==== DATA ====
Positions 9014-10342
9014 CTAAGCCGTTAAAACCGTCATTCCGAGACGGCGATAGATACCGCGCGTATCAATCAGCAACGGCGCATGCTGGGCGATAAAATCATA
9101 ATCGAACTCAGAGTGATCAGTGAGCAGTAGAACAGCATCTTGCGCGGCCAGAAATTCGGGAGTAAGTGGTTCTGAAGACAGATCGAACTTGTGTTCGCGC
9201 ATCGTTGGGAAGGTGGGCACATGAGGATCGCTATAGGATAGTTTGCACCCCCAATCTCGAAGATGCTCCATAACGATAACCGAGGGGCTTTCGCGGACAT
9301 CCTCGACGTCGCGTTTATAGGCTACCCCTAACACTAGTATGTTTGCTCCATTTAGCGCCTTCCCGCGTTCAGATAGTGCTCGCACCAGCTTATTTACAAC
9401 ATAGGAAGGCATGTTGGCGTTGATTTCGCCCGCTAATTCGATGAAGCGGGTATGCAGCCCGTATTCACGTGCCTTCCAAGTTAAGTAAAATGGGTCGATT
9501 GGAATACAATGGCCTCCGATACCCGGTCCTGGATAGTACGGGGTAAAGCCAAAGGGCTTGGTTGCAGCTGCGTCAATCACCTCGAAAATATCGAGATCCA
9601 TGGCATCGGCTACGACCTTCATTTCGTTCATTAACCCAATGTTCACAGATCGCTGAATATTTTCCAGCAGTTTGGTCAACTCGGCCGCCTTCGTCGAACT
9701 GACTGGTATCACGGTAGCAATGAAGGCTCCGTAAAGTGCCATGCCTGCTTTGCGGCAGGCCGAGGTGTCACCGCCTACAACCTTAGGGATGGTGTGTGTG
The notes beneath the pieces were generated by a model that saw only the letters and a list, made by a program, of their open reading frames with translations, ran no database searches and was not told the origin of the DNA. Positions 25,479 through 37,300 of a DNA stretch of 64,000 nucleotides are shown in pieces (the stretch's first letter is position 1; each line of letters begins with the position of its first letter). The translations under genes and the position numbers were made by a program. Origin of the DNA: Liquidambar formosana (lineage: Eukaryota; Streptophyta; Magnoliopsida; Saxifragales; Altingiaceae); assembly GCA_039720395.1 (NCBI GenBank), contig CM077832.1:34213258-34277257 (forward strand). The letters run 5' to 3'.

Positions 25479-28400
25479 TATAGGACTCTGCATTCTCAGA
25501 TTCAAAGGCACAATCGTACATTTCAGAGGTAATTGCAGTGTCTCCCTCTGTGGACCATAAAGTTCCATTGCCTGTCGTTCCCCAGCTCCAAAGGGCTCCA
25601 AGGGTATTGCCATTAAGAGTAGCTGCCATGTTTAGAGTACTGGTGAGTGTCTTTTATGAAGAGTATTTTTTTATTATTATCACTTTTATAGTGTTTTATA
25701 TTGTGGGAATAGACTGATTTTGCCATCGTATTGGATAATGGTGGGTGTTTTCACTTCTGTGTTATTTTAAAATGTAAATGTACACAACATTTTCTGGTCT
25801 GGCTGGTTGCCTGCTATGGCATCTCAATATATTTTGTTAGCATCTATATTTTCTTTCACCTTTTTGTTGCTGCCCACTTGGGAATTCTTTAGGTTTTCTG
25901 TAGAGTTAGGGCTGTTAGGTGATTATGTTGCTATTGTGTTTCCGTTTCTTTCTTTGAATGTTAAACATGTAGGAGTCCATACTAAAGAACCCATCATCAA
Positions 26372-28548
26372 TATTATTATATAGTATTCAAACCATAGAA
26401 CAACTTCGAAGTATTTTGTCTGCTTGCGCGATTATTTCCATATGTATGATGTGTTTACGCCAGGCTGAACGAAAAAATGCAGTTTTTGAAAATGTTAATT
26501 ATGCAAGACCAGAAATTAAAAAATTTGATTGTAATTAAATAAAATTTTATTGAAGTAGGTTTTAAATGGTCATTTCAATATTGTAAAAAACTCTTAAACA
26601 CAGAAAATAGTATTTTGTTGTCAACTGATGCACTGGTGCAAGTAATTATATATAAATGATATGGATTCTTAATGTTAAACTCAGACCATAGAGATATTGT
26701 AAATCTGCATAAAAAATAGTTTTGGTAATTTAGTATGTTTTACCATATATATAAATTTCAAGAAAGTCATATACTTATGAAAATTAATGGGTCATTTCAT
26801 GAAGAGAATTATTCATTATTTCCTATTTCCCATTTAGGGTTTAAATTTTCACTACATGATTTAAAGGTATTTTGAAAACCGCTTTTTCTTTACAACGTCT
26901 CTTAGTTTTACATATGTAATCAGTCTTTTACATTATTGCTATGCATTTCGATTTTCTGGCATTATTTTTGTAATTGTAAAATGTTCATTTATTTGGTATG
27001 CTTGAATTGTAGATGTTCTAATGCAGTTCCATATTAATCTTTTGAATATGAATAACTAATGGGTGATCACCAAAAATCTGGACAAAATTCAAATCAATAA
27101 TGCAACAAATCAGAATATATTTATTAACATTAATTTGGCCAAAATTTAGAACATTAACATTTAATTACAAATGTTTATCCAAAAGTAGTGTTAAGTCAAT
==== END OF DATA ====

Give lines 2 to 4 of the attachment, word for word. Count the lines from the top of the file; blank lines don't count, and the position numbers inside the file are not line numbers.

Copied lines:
9014 CTAAGCCGTTAAAACCGTCATTCCGAGACGGCGATAGATACCGCGCGTATCAATCAGCAACGGCGCATGCTGGGCGATAAAATCATA
9101 ATCGAACTCAGAGTGATCAGTGAGCAGTAGAACAGCATCTTGCGCGGCCAGAAATTCGGGAGTAAGTGGTTCTGAAGACAGATCGAACTTGTGTTCGCGC
9201 ATCGTTGGGAAGGTGGGCACATGAGGATCGCTATAGGATAGTTTGCACCCCCAATCTCGAAGATGCTCCATAACGATAACCGAGGGGCTTTCGCGGACAT